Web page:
“Sectarianism failed,” Bahrain’s foreign minister, Sheikh Khalid bin Ahmed al-Khalifa, told a news conference attended by Secretary of State John Kerry in Washington last week. It had not gained “a foothold in our country,” he went on, “but we will continue to be on our toes facing it.”
Mr. Kerry spoke, too, about military cooperation against Daesh, the group also known as the Islamic State or ISIS, and about working to “reduce the sectarian divisions together in Bahrain, which we saw resulted in a boycott of an election and challenges internally within the country.”
Characterizing the boycott that led opposition groups to call off participation in Bahrain’s November 2014 general election as sectarian is fundamentally wrong. The sectarianism that exists in Bahraini society is almost the reverse of what Mr. Kerry and Sheikh Khalid described: It comes not from the political opposition, but from within the state itself.
In November 2011, the Bahrain Independent Commission of Inquiry completed an investigation into human rights violations during the Bahraini government’s crackdown on Arab Spring protests earlier that year, and presented its findings to King Hamad bin Isa al-Khalifa. The king accepted the report’s recommendations as the basis for a reform program.
But the promised change never came. Instead, as a new report from Human Rights Watch details, the Bahraini security forces have continued to torture detainees using methods identical to those the commission documented in 2011. Violence and arbitrariness are widespread from arrest to prison, where collective punishment and beatings are well documented.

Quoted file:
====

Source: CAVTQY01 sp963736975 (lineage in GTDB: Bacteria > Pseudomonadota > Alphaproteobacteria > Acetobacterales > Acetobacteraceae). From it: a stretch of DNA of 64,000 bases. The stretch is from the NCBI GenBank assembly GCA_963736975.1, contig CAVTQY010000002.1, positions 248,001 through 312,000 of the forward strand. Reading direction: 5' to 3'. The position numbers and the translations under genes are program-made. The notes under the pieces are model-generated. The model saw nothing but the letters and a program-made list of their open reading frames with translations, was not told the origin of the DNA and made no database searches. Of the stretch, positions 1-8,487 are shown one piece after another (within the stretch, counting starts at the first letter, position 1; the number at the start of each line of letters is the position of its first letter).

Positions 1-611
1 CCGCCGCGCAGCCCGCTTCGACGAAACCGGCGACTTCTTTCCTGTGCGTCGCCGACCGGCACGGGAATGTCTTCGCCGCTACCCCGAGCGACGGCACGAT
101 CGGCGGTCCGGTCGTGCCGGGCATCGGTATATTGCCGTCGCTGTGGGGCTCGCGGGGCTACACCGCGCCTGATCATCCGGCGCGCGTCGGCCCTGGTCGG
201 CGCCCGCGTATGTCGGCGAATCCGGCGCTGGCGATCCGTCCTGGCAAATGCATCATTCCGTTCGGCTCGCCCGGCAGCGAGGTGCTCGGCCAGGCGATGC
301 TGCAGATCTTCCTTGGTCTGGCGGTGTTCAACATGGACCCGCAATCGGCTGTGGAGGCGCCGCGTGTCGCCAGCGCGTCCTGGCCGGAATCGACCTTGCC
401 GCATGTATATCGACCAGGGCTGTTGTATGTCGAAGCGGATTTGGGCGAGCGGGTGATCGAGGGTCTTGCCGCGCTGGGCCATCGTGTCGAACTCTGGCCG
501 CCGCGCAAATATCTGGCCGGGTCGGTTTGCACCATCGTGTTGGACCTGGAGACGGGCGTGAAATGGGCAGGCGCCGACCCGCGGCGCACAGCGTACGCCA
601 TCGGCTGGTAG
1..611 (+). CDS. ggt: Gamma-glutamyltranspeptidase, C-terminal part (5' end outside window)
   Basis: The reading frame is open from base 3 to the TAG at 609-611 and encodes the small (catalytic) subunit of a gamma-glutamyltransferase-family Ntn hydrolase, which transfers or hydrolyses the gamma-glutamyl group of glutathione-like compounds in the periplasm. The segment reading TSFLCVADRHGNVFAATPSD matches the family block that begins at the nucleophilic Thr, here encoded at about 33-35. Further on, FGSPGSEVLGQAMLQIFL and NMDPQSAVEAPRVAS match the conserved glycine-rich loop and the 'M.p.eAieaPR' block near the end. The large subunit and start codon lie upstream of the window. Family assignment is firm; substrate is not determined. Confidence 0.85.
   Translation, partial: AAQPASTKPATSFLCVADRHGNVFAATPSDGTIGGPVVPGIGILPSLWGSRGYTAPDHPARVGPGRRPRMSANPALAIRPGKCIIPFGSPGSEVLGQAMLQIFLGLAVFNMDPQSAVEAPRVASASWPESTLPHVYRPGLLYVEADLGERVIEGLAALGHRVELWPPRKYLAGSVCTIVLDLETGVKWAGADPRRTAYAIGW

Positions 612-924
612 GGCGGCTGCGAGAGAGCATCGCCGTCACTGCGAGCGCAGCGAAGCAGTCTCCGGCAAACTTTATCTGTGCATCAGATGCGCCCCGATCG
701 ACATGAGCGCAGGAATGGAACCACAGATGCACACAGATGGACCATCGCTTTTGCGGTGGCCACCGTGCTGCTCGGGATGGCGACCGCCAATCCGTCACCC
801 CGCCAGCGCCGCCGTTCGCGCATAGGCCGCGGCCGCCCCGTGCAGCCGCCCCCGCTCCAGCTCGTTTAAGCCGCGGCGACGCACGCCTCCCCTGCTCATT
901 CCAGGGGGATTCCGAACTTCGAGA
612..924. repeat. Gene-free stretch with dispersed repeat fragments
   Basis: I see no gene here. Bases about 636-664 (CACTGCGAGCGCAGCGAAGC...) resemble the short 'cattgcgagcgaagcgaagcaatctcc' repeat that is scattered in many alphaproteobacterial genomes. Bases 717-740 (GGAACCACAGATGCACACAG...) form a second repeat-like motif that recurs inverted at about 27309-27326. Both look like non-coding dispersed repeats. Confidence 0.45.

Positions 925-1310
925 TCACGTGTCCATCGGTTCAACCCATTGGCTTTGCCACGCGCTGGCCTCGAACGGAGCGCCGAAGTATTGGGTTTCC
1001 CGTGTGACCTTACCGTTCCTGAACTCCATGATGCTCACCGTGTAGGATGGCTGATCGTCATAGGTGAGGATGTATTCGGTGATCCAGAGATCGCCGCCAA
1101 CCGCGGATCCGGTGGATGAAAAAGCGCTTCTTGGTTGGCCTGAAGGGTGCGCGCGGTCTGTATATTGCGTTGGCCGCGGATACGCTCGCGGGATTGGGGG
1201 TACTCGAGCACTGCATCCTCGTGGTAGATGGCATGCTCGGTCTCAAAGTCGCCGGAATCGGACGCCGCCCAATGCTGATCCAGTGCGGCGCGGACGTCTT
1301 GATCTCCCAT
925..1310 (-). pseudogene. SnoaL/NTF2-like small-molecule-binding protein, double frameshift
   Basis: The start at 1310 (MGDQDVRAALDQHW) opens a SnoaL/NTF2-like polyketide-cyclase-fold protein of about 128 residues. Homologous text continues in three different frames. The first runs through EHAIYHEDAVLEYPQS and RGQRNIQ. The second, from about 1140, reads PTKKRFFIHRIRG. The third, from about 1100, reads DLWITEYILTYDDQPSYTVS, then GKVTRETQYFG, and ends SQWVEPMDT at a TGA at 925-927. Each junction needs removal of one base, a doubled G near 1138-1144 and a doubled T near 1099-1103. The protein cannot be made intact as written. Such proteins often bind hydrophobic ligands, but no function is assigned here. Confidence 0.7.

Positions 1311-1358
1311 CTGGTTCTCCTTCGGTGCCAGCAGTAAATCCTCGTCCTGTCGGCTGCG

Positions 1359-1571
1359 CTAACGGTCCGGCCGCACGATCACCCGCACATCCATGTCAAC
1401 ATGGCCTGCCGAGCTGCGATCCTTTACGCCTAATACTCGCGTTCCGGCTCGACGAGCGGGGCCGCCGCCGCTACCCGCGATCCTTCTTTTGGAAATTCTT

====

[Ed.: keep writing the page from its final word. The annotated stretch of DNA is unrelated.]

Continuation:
The opposition political societies (actual parties are illegal in Bahrain) had simple demands: the formation of a credible, independent judiciary and meaningful steps toward democratization. Because neither of these moderate demands was met in the four years following the Arab Spring, the opposition groups decided to boycott the elections.
With hindsight, this strategy was a mistake. It gave the government of Bahrain carte blanche after the elections, imprisoning opposition leaders like Ebrahim Sharif and Ali Salman. Human rights defenders like Nabeel Rajab suffered arbitrary arrest. Another rights defender, Abdulhadi al-Khawaja, is serving a life sentence, as is the blogger and activist Abduljalil al-Singace. According to a coalition of Bahraini human rights organizations, as many as 4,000 doctors, teachers, students, journalists, photographers and others are detained as political prisoners in Bahrain’s prisons; many have endured torture.
The same week that Sheikh Khalid spoke in Washington, two men had their death sentences upheld by Bahrain’s top appeals court. Mohammed Ramadan and Husain Ali Moosa were convicted of taking part in a bombing that killed a policeman in 2014, but both men claim they were tortured into confessing to the crime.
In 2014, five United Nations human rights experts, including the special rapporteur on torture, expressed concern that Mr. Ramadan, Mr. Moosa and other prisoners had made confessions under severe duress. Yet nothing now separates the two men from the firing squad save King Hamad’s whim — since he may sign either their death warrant or a royal pardon.